Set your house in order, set your mind at ease

Experts and families in Pakistan are coming around to the idea that many mental health issues originate at home

Narjis Fatima October 19, 2020


“I saw my father being verbally abusive throughout my childhood and my mother simply just wants to micromanage my life,” recalls S*. Now 30, he feels that his parents played a major role in the onset of his mental illness.

Similar to him, 42-year-old N*, believes that the right upbringing and guidance during her teenage years could have spared he from the ordeal of being in treatment for mental health almost all of her adult life. “My mother constantly told me what to do and what not to do, and I was just afraid saying ‘no’. If I had been allowed the chance to make mistakes and learn through them, I believe I would have been much more confident and independent than I am today,” she said.

Countless individuals with mental health concerns feel their families, especially their parents, have contributed to their present state of mind. Traditionally, however, we are conditioned to brush away such concerns for sake of propriety. Is it time we re-examine the matter rather seriously?

Pakistan culture and society privileges familial ties above most aspects of life. Collectivist activities are preferred to an individualistic lifestyle as more often than not, families are the only social support most Pakistanis have. Contrary to our commonly held beliefs, however, family life for many Pakistanis is far less effective in offering the support needed for sound mental health, experts say.

This aspect, like many other hitherto hidden facets of modern life, has been exposed more than ever due to the novel coronavirus pandemic and the associated social changes it has brought. The fact that a surge in mental health issues was witnessed within a few days of the first lockdown being announced suggest there is a dire need for proper guidance on how to maintain our own mental health and that of those around us.

Midra Ikram, a psychiatric rehabilitation practitioner at The Recovery House, agrees.  In her clinical experience, every second client she comes across is faced with an environment at home that exacerbates their mental health concerns. More often it is related to a family member’s excessive criticism, over protective behavior or plain denial of the client’s mental health issues.

Similar views were shared by Taha Sabri, co-founder and Director of Taskeen, an initiative to provide easy access to mental health care and remove stigma associated with it.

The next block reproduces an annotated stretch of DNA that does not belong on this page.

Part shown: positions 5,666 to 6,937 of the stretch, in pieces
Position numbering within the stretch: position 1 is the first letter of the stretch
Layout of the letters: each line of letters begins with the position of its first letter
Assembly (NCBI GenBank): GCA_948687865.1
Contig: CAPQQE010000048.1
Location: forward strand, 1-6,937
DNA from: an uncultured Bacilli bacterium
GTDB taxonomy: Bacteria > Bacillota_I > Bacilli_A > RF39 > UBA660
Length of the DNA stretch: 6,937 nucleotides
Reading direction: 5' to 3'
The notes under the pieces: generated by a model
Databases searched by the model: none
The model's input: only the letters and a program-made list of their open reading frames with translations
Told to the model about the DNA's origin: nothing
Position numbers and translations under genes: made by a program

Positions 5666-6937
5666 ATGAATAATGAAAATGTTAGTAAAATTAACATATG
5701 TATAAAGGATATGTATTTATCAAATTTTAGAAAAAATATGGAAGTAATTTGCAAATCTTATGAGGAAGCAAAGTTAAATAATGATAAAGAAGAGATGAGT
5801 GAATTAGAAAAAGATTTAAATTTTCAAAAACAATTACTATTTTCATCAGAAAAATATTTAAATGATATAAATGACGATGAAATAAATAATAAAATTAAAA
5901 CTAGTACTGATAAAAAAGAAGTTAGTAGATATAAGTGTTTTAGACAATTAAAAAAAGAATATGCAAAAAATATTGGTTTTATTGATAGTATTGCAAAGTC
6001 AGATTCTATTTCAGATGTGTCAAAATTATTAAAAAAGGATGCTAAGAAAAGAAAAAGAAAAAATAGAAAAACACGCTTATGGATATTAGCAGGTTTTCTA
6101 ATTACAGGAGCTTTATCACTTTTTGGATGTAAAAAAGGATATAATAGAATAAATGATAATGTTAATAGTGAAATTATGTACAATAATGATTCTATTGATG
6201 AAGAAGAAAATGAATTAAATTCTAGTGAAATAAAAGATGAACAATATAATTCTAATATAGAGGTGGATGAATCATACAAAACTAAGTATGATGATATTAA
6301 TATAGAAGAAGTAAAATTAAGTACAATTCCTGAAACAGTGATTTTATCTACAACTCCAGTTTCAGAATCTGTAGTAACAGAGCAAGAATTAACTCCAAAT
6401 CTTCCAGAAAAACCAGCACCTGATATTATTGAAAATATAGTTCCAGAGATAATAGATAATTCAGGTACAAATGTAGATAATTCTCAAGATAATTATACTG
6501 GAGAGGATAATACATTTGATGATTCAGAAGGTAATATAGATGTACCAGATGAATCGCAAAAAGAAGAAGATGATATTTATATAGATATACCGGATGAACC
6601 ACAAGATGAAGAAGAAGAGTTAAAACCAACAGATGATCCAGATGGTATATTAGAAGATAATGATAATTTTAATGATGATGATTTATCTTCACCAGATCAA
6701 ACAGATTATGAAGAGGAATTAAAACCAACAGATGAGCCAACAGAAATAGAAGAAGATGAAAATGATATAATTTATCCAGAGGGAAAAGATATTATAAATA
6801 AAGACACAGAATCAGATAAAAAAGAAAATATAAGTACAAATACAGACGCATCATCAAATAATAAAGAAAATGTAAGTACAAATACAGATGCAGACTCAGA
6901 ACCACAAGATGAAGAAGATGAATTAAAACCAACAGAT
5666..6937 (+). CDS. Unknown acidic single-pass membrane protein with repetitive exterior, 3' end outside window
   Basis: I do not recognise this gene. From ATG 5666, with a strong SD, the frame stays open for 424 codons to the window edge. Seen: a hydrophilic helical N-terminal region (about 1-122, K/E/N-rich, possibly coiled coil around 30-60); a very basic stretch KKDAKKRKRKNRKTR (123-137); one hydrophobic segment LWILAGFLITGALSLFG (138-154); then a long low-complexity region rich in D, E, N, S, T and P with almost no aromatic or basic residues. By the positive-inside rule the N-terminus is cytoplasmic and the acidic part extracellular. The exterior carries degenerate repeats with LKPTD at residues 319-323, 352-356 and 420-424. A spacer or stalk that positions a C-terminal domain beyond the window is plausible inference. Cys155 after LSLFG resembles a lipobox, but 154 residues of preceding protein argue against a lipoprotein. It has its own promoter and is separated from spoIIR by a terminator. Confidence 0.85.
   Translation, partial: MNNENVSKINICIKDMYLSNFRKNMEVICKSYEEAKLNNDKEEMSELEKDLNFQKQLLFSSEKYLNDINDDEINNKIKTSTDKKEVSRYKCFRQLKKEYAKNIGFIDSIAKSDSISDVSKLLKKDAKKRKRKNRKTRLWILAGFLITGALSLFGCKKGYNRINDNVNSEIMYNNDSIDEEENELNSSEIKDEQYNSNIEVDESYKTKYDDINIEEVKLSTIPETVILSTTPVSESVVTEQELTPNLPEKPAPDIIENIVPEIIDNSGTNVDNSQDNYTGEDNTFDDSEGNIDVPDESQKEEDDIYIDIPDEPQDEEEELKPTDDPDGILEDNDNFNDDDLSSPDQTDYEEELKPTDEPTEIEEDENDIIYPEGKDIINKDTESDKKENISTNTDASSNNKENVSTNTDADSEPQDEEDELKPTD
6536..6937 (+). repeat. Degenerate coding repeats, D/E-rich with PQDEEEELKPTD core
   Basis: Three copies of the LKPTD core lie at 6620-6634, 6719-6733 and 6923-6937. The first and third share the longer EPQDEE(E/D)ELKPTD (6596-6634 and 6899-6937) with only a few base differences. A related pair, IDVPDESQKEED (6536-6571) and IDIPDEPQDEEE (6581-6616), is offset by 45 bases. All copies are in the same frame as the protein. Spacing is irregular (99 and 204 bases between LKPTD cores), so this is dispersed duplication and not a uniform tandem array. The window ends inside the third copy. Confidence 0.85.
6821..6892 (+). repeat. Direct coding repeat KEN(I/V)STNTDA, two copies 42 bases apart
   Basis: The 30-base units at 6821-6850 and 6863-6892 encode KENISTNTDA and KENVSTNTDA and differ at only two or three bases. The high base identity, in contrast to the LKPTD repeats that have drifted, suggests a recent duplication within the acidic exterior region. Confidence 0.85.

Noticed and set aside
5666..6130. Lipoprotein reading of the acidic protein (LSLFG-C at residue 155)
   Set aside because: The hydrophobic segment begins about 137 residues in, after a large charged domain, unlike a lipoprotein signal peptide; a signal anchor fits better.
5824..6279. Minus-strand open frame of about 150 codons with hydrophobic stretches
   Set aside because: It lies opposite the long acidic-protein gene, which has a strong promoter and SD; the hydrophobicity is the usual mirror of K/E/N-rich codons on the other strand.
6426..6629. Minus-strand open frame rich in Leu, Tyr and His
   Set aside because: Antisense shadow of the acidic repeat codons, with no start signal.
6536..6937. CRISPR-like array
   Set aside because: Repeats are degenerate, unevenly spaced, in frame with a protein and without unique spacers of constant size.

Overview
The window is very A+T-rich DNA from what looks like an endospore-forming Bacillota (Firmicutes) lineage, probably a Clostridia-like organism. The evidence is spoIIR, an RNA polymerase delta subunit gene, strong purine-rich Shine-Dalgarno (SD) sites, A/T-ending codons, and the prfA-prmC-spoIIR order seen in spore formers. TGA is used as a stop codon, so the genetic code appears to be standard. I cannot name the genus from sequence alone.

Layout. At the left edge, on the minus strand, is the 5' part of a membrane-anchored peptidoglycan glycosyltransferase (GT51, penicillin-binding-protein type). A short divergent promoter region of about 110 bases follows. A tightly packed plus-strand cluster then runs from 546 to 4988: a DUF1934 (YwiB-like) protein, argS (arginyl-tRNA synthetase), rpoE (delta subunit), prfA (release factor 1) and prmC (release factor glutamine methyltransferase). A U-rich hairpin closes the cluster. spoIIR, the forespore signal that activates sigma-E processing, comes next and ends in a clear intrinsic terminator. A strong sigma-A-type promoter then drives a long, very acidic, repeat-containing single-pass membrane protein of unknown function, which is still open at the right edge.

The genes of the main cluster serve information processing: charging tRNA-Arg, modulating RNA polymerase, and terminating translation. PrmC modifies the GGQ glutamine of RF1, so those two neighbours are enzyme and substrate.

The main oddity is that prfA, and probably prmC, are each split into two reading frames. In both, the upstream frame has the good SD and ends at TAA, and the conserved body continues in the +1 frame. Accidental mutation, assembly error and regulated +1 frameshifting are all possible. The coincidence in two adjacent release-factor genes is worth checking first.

“One of the most common ways in which caregivers react is denial. First they refuse to believe that the symptoms are of a mental illness. They treat it as a tantrum and respond to it aggressively. Then in an attempt to externalise the problem they assume supernatural factors to be the cause. Later on, when they finally take the person to a doctor, they treat it as a biological problem and over-medicate the patient.”

Being a mental illness survivor himself, Sabri believes that it is very rare for a family to accept that an unhealthy home environment might be one of the major contributors to mental illness.

Several studies conducted internationally as well as locally indicate a strong link between parental rearing practices and mental health problems.  One such research conducted in Lahore in 2015 suggests that parental rejection and anxious rearing have a direct association with emergence of mental health problems in adolescence.

Other studies conducted in Nawabshah and K-P also indicate that children of households where both parents are working and where parents fight frequently are at greater risk of developing psychological problems such as low-self esteem, anxiety, depression and behavioral issues.

Dr Uzma Ambareen, a psychiatrist with more than two decades of experience in the mental healthcare field also acknowledges that family turmoil and trauma is “very often” one of the main sources of a person’s mental health decline.

Moreover, she believes that if family has “difficulties resolving their problems and assigning roles, they might be in need of and should seek professional help themselves.”

So how effective is professional help? Z*, mother of a 24-year-old diagnosed with Schizoaffective Disorder, feels much at ease now that she knows about her son’s mental health concerns and the “triggers” that might aggravate his symptoms.

“There used to be lot of negativity in our responses in past when he acted impulsively or shared suicidal thoughts. We used to dismiss his talk as mere threats. After attending psycho-education sessions at The Recovery House, now we understand the nature of his illness and how to help him manage it.”

Watching her son return back to completing his studies, Z has an amplified willingness to bring changes in her parental practices and to support her son through his challenges.

After receiving counseling sessions with her daughter, B*, mother of a 24-year-old diagnosed with Bipolar Disorder, also expressed profound acceptance of the possibility that familial trauma might have played a role in bringing about her child’s illness.

“We should not over pressurise our children, no matter what the situation at home is. We should keep a look out. If we as elders will not accept our failings, it will only harm our own children.”

*Names have been changed to respect the confidentiality of those offering personal testimony


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